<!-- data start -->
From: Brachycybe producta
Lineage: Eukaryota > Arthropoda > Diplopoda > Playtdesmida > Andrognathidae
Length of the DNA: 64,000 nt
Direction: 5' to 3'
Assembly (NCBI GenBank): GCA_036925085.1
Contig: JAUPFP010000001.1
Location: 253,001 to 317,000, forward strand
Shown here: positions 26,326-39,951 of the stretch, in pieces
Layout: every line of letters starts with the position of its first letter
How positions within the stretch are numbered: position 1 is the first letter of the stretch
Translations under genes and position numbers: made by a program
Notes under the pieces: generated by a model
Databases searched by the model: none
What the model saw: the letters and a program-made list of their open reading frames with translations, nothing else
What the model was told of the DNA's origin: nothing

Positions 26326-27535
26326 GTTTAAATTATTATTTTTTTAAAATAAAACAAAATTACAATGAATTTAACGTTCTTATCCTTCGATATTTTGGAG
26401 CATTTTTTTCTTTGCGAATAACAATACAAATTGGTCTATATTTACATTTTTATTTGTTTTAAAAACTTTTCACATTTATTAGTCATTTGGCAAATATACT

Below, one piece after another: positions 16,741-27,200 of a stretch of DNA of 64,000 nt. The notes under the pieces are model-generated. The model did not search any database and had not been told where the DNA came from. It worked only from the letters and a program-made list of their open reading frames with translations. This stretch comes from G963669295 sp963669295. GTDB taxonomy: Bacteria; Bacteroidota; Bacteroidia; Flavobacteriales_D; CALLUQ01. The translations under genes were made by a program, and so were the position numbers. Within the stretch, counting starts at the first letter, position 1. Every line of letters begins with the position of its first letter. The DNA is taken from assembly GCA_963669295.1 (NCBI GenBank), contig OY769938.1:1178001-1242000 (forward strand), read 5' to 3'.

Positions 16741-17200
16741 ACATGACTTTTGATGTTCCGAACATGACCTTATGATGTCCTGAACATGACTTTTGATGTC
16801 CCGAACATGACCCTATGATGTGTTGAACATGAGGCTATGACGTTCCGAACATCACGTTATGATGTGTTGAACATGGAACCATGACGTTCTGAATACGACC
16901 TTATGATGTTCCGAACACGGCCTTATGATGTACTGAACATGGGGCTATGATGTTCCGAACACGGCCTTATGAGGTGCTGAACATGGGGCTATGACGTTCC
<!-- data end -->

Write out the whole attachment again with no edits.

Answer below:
From: Brachycybe producta
Lineage: Eukaryota > Arthropoda > Diplopoda > Playtdesmida > Andrognathidae
Length of the DNA: 64,000 nt
Direction: 5' to 3'
Assembly (NCBI GenBank): GCA_036925085.1
Contig: JAUPFP010000001.1
Location: 253,001 to 317,000, forward strand
Shown here: positions 26,326-39,951 of the stretch, in pieces
Layout: every line of letters starts with the position of its first letter
How positions within the stretch are numbered: position 1 is the first letter of the stretch
Translations under genes and position numbers: made by a program
Notes under the pieces: generated by a model
Databases searched by the model: none
What the model saw: the letters and a program-made list of their open reading frames with translations, nothing else
What the model was told of the DNA's origin: nothing

Positions 26326-27535
26326 GTTTAAATTATTATTTTTTTAAAATAAAACAAAATTACAATGAATTTAACGTTCTTATCCTTCGATATTTTGGAG
26401 CATTTTTTTCTTTGCGAATAACAATACAAATTGGTCTATATTTACATTTTTATTTGTTTTAAAAACTTTTCACATTTATTAGTCATTTGGCAAATATACT

Below, one piece after another: positions 16,741-27,200 of a stretch of DNA of 64,000 nt. The notes under the pieces are model-generated. The model did not search any database and had not been told where the DNA came from. It worked only from the letters and a program-made list of their open reading frames with translations. This stretch comes from G963669295 sp963669295. GTDB taxonomy: Bacteria; Bacteroidota; Bacteroidia; Flavobacteriales_D; CALLUQ01. The translations under genes were made by a program, and so were the position numbers. Within the stretch, counting starts at the first letter, position 1. Every line of letters begins with the position of its first letter. The DNA is taken from assembly GCA_963669295.1 (NCBI GenBank), contig OY769938.1:1178001-1242000 (forward strand), read 5' to 3'.

Positions 16741-17200
16741 ACATGACTTTTGATGTTCCGAACATGACCTTATGATGTCCTGAACATGACTTTTGATGTC
16801 CCGAACATGACCCTATGATGTGTTGAACATGAGGCTATGACGTTCCGAACATCACGTTATGATGTGTTGAACATGGAACCATGACGTTCTGAATACGACC
16901 TTATGATGTTCCGAACACGGCCTTATGATGTACTGAACATGGGGCTATGATGTTCCGAACACGGCCTTATGAGGTGCTGAACATGGGGCTATGACGTTCC